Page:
J Korean Acad Oral Health.  2020 Mar;44(1):13-19. 10.11149/jkaoh.2020.44.1.13.

Antibacterial effect of different concentrations of Galla Chinensis extract on cariogenic bacteria in a biofilm model

  • 1Dental Research Institution, School of Dentistry, Seoul National University, Seoul, Korea.
  • 2Department of Preventive & Social Dentistry, School of Dentistry, Seoul National University, Seoul, Korea. jjbh@snu.ac.kr


Galla chinensis inhibited the adherence of planktonic oral bacteria and acid production by cariogenic bacteria. However, little is known about the relevant conditions of Galla Chinensis extract (GCE) exposure time and concentration and the effect of GCE on the structural and functional activity of cariogenic bacteria. The antibacterial effects of natural G. Chinensis extract on S. mutans , S. sanguinis, and S. oralis biofilms were evaluated in vitro.
Biofilms formed on glass surfaces were treated with different concentrations of GCE at different exposure times. The effects were assessed by examining the bactericidal activity, acidogenesis, minimum inhibitory concentration, and morphology.
There was a statistically significant difference in the bacterial growth inhibition depending on the concentration of the GCE, with bacterial growth being inhibited as the concentration of GCE increased. A concentration of 1.0 mg/ml GCE had similar bactericidal effects against S. mutans and S. oralis biofilms to those produced by 2.0 mg/ml CHX. In the 1.0 mg/ml GCE group, incomplete septa were also observed in the outline of the cell wall, together with disruption of the cell membrane. In addition, there was also a slight exudation of the intracellular content from the bacteria in the 1.0 mg/ml GCE and 2 mg/ml CHX groups.
These results indicate that GCE inhibits the growth of S. mutans, S. sanguinis, and S. oralis with increasing concentrations. It alters the microstructure of S. mutans biofilms. These results suggest that GCE might be a useful anti-bacterial agent for preventing dental caries.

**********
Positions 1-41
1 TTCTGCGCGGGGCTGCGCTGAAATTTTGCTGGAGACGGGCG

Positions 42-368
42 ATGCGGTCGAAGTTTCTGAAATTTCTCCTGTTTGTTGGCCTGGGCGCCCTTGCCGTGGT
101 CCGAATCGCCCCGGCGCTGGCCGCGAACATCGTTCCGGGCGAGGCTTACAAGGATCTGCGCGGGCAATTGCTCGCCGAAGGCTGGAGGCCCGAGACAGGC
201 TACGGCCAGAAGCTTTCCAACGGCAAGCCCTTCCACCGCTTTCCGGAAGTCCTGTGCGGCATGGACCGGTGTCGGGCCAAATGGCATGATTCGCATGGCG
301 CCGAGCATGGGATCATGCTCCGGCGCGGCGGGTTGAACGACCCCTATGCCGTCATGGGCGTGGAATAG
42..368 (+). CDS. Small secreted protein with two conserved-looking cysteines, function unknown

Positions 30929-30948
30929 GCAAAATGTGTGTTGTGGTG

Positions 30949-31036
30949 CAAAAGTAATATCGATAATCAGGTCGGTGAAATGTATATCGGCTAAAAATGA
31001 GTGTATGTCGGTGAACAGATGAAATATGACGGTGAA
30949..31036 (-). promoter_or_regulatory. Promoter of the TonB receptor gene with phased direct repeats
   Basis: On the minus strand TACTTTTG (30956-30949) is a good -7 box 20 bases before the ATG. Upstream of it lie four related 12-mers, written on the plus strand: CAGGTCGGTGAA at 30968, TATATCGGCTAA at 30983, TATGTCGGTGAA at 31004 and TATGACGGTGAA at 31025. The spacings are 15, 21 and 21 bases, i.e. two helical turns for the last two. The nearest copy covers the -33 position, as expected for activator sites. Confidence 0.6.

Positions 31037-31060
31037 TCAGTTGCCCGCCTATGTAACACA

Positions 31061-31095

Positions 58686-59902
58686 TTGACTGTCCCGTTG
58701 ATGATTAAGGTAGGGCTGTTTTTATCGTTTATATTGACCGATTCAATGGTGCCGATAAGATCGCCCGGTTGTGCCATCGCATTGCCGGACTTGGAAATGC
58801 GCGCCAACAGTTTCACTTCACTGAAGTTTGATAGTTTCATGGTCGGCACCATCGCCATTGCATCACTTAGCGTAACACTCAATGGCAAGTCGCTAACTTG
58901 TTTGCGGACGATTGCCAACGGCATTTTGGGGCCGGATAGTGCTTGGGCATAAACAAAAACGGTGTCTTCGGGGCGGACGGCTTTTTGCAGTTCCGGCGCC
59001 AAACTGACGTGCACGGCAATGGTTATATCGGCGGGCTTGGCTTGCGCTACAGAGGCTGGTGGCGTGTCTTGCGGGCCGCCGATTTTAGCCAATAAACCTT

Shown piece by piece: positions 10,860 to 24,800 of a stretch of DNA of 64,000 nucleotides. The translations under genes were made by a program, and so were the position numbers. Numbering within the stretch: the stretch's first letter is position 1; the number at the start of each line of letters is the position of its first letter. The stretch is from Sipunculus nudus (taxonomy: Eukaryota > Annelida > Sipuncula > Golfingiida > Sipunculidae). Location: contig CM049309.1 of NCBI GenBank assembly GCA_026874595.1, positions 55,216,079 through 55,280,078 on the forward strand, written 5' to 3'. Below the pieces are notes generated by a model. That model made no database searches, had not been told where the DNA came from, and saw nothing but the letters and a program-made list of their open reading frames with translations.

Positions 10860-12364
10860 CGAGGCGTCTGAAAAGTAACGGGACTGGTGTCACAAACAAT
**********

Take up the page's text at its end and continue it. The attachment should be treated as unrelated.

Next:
Streptococcus mutans; Galla Chinensis; Biofilms; Antibacterial effects

MeSH Terms

Cell Membrane
Cell Wall
Dental Caries
In Vitro Techniques
Microbial Sensitivity Tests
Streptococcus mutans


  • Fig. 1. The bacterial growth curve of S. mutans, S. sanguinis and S. oralis biofilms by GCE concentration. After the biofilms had been exposed to the test solutions for 3, 6, 9, 12, and 24 hours, the number of colonies was counted to determine the CFU. There was a significant difference over time at all concentrations.

  • Fig. 2. TEM images of the S. mutans biofilm after 1 hour of treatment. The black arrows indicate the wall of S. mutans, and the white arrows indicate the intracellular contents. The scale bar is 100 nm. (A) 1% DMSO, (B) 2 mg/ml CHX, and (C) 1.0 mg/ml GCE. After the S. mutans biofilms had been exposed to 1% DMSO for 1 h as the negative control, the TEM showed a clear outline of the S. mutans cell wall and a peptidoglycan layer. However, most of the peptidoglycan layers of S. mutans in the CHX group had disappeared. In the 1.0 mg/ml GCE group, incomplete septa were also observed in the outline of the cell wall. In addition, there was a slight exudation of the intracellular contents in the 1.0 mg/ml GCE and 2 mg/ml CHX groups.



1. Hamada S, Koga T, Ooshima T. Virulence factors of Streptococcus mutans and dental caries prevention. J Dent Res. 1984; 63:407–411.
2. Loesche WJ. Role of Streptococcus mutans in human dental decay. Microbiol Rev. 1986; 50:353–380.
3. Monchois V, Willemot RM, Monsan P. Glucansucrases: mechanism of action and structure-function relationships. FEMS Microbiol Rev. 1999; 23:131–151.